It is said that the TNA wants to go to Geneva to obtain land powers defyin the constitution and the recent judgment by the Supreme Court on land rights. Is Wigneswaran the former judge prepared to go to Geneva against a judgment of the Supreme Court? Theoretically there is nothing to prevent him objecting to judgments of the Supreme Court as he is no longer a Judge. However  he or any gmember of the TNA going to Geneva against the constitution will be judged by vast majority of the Sinhala people in a different perspective. The Supreme Court has interpreted the constitution and it is now clear that the land rights are not with the Provincial Councils according to none other than the thirteenth amendment. Anybody going to Geneva or Timbuktu will be construed to be violating the constitution, and of course the thirteenth amendment. The same holds as far as the police powers are also concerned as there is no mechanism to establish the provincial police divisions and provincial police commissions, stipulated in the thirteenth amendment or anywhere else in the constitution.         
If the TNA is not prepared to abide by the constitution let them say so openly. Let Wigneswaran make a statement to that effect and work with western powers to undermine the constitution and hence the sovereignty of the people. Any party or individual that does not agree with the constitution has two options. One is to work within the constitution and take steps to amend the constitution. I do not agree with the thirteenth amendment with or without land and police powers as I consider it as a so called solution to a non existing ethnic problem, and I write and speak against it within my capabilities. I do not appeal to foreign powers nor do I take up arms to achieve my objectives. The TNA following Prabhakaran or both following the same procedure have opted to change the constitution through foreign intervention with or without arms. At present TNA has not taken up arms but there are voices including that of Wigneswaran that advocate resorting to an armed struggle. This is one of the reasons why the army cannot be removed from Jaffna, and in any event as the President correctly said at the interview with Aljazeera if everybody asks him to remove the forces he would have no place to keep the army, and probably all these people want him to disband the forces so that they can establish whatever they want without any resistance.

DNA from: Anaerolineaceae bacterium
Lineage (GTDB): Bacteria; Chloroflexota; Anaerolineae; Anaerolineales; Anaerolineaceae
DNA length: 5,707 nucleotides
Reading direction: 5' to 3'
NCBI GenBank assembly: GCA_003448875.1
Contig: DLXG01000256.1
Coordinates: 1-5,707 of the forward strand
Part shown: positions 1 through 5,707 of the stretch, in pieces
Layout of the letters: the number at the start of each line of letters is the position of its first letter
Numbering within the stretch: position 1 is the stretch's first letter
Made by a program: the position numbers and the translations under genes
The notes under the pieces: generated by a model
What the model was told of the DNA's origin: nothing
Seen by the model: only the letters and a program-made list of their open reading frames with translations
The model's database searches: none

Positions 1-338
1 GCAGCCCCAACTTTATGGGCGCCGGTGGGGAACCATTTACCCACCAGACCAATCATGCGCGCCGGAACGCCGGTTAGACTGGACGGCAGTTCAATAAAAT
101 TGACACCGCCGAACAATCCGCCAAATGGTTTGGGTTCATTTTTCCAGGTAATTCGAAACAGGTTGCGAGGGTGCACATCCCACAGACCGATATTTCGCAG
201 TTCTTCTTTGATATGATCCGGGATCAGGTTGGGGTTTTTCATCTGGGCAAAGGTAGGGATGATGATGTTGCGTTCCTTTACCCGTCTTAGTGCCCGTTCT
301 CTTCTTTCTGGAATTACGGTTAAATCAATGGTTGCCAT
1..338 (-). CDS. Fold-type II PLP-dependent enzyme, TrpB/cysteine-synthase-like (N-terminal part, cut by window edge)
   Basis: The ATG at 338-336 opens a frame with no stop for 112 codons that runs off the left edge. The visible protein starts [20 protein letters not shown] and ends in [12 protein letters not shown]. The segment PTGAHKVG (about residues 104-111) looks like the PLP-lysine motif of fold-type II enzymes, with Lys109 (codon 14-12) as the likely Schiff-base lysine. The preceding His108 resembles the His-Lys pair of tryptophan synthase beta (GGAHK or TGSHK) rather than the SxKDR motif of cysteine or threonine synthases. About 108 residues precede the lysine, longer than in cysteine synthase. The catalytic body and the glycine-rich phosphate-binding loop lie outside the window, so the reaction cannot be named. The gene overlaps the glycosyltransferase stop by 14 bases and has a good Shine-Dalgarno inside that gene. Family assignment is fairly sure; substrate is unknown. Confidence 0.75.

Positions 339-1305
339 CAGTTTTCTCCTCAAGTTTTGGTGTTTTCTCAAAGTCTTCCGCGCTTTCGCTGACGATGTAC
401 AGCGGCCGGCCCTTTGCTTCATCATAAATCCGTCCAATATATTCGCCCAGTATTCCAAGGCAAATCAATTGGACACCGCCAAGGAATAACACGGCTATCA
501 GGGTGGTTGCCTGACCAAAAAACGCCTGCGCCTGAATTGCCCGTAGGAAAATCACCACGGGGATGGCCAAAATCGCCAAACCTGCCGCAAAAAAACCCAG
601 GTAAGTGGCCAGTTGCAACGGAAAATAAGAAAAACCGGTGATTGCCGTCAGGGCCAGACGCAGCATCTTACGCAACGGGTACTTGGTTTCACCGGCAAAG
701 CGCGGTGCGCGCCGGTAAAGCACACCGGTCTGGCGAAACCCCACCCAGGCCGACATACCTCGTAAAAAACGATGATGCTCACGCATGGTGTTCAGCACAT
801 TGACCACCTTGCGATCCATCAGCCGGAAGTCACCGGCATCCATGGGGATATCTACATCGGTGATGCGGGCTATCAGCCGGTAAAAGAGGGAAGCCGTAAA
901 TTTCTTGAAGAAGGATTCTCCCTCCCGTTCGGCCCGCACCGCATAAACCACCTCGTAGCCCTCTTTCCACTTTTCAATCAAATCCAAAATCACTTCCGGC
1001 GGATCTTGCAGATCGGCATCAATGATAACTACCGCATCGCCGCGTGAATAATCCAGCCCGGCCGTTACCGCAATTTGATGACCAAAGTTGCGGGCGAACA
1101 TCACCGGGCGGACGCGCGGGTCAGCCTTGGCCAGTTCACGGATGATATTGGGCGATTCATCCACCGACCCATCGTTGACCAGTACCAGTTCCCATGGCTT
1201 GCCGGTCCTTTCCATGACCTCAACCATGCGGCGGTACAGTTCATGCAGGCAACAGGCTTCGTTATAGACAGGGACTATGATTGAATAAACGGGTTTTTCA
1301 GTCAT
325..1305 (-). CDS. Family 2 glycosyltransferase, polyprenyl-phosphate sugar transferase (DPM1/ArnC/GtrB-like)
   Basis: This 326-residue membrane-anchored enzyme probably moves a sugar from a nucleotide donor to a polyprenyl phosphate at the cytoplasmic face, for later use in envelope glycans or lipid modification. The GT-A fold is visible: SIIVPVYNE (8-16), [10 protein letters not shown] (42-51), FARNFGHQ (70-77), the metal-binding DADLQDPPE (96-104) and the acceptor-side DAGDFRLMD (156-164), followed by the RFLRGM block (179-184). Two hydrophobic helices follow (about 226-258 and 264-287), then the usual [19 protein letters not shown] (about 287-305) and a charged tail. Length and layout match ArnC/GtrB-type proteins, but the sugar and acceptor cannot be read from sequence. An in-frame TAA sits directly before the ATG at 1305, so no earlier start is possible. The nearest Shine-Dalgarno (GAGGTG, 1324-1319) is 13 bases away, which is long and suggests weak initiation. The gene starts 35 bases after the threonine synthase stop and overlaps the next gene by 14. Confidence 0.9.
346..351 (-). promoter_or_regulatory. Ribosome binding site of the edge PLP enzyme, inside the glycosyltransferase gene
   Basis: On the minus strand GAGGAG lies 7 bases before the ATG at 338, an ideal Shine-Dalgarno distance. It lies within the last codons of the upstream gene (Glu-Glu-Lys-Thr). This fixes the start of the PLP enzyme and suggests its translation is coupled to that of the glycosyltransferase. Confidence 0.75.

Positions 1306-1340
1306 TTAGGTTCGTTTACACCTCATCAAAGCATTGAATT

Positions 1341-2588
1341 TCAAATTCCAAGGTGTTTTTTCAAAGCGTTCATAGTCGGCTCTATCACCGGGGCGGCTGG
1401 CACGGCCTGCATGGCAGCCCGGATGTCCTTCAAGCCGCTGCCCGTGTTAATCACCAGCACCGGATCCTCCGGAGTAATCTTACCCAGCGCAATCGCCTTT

This itself shows that the problem is not ethnic, though mainly Tamils are involved, but a problem of undermining the constitution and the place given to Sinhala Buddhist culture in Sri Lanka, and the sovereignty of the people. The so called ethnic problem in its present form is a creation of the English who used English speaking Tamil Vellalas against the Sinhala people. It was only the Sinhala people who fought against the colonial English commencing with the 1817-18 independence struggle. The struggle continues and Mahinda Rajapkse with all his shortcomings is the present leader of the anti colonial struggle of the Sinhala people and some Muslims. The English interpreted the gradual loss of privileges that the English speaking Tamil Vellalas enjoyed under them, as discrimination against the Tamils and used the Vellala leaders many of whom were Christians, against the independence struggle of the Sinhalas. The ordinary Tamils who are led by their Vellala leaders were misled and there was no anti colonial struggle of the whole nation against the English. The English speaking Tamils as well as their Sinhala counterparts confined their “independence movement” to writing petitions and were dissociated from the anti colonial struggle of the Sinhala people. The English very shrewdly  turned away the ordinary Tamils through the Vellalas at whose hands the Tamil people suffered against the Sinhalas and substituted the anti colonial feelings with anti Sinhala  sentiments. Thus among the Tamils anti colonial struggle was displaced by an anti Sinhala battle. If the TNA leadership is genuinely patriotic they should change these attitudes and join the Sinhala people with the anti colonial struggle. Unfortunately it is not the case and they are still with the English and other western powers working against the Sinhala people to undermine the constitution and the sovereignty of the people. If Wigneswarn goes to Geneva against the constitution and the sovereignty of the people, it will only reinforce the Sinhala perception that Tamil leaders are working with the westerners against the country.       

(An edited version of this article has been published in the Island news paper on the 2nd of October 2013)